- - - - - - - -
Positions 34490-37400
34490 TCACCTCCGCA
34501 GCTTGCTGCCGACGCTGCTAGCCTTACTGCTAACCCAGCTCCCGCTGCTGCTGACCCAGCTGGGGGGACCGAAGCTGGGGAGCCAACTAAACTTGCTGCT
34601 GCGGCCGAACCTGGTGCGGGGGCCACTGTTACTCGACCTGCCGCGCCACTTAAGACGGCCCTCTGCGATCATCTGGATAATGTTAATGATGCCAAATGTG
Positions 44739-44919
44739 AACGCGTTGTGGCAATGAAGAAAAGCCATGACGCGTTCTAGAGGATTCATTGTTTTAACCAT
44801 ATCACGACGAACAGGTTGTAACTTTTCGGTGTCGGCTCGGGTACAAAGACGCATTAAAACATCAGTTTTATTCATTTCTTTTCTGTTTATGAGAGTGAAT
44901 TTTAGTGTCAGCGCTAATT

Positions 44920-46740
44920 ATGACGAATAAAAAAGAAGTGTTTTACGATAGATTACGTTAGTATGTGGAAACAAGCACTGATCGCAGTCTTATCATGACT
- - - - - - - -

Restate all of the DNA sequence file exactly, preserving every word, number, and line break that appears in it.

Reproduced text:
Positions 34490-37400
34490 TCACCTCCGCA
34501 GCTTGCTGCCGACGCTGCTAGCCTTACTGCTAACCCAGCTCCCGCTGCTGCTGACCCAGCTGGGGGGACCGAAGCTGGGGAGCCAACTAAACTTGCTGCT
34601 GCGGCCGAACCTGGTGCGGGGGCCACTGTTACTCGACCTGCCGCGCCACTTAAGACGGCCCTCTGCGATCATCTGGATAATGTTAATGATGCCAAATGTG
Positions 44739-44919
44739 AACGCGTTGTGGCAATGAAGAAAAGCCATGACGCGTTCTAGAGGATTCATTGTTTTAACCAT
44801 ATCACGACGAACAGGTTGTAACTTTTCGGTGTCGGCTCGGGTACAAAGACGCATTAAAACATCAGTTTTATTCATTTCTTTTCTGTTTATGAGAGTGAAT
44901 TTTAGTGTCAGCGCTAATT

Positions 44920-46740
44920 ATGACGAATAAAAAAGAAGTGTTTTACGATAGATTACGTTAGTATGTGGAAACAAGCACTGATCGCAGTCTTATCATGACT